Living in New Hampshire means dealing with cold, snowy winters. While heat pumps are designed to run all year round, they can be increasingly affected when there's snow on the ground. If your heat pump isn't performing properly, or you notice it's not generating heat, it may be because of snow buildup on top of the heat pump. Snow accumulation can slow heat pumps down drastically, so a surefire way to get yours running again is to check for any high-piled snow sitting atop your heat pump. Typically, heat pumps will clear themselves via defrost mode. In defrost mode, the outdoor unit will temporarily switch to air conditioning mode to thaw the snow. However, if your heat pump wasn't running during the snowstorm, then it won't automatically thaw. So make sure to take a few moments and check if any of that New Hampshire snow has built up on top of your heat pump!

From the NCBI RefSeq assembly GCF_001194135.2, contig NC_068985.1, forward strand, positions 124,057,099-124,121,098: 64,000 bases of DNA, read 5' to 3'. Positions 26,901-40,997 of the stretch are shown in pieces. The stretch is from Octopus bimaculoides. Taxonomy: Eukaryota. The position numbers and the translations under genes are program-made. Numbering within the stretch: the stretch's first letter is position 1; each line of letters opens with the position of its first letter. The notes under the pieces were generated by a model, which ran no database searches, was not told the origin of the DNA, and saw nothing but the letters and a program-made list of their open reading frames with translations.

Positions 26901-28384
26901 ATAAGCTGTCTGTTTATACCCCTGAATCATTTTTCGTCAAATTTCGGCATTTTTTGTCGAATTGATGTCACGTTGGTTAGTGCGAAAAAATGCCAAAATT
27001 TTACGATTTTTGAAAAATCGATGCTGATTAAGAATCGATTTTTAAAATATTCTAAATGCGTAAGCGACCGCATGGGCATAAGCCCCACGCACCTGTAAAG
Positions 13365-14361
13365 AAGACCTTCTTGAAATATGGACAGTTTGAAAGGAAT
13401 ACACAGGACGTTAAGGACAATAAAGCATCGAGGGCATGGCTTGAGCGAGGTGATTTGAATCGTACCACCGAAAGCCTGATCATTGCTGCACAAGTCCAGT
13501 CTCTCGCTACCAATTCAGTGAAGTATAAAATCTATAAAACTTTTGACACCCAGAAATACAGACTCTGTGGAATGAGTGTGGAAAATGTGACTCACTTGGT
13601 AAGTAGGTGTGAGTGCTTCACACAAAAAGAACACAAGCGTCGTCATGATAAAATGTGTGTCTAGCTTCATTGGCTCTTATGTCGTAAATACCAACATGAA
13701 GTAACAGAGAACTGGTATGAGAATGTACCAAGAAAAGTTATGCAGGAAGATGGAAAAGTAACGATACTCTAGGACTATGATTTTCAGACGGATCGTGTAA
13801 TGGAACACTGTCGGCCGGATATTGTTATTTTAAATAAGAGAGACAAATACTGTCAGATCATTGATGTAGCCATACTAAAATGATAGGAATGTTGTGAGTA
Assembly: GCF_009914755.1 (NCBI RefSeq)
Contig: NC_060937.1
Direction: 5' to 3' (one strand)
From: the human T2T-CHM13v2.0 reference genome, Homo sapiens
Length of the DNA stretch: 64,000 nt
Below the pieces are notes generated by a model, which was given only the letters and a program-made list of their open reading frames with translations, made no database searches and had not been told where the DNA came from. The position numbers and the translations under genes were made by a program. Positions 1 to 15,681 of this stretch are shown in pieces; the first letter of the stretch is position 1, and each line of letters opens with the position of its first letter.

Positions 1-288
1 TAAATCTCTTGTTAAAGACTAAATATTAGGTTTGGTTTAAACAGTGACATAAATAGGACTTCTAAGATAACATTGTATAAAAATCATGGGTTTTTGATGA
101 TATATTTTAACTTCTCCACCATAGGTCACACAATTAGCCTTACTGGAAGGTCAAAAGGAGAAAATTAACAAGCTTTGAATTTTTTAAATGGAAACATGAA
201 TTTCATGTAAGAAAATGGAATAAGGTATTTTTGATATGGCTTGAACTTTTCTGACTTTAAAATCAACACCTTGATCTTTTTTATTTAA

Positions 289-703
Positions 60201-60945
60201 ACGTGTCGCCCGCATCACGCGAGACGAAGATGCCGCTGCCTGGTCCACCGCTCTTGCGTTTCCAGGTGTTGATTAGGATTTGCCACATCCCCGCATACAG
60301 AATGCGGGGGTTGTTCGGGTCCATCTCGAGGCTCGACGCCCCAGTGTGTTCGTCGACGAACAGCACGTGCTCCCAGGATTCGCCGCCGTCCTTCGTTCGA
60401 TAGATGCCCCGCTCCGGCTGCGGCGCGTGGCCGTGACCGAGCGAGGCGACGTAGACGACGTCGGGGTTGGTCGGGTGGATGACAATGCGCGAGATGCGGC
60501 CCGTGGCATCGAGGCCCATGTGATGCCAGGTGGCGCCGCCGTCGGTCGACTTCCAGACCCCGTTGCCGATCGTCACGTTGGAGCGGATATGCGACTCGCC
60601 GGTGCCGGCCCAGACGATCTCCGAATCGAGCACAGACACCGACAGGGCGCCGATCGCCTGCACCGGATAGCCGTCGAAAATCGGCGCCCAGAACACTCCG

What NOT to do to your heat pump!
- Do not use a shovel or any hard tools to clean your heat pump.
- Do not clean the sides of the unit, this could cause damage to the heat pump's condenser coil.
- Do not cover your heat pump, unless the covering is above the minimum discharge clearance. (Often 5 ft (1.52 m) or more, and open on all sides)
How to properly clean snow from your heat pump.
- Shut off your heat pump before cleaning it.
- Use a broom or snow brush to gently clear the top.
- Shovel any snow on the ground which may be covering the sides. Pay close attention not to hit the sides of the heat pump.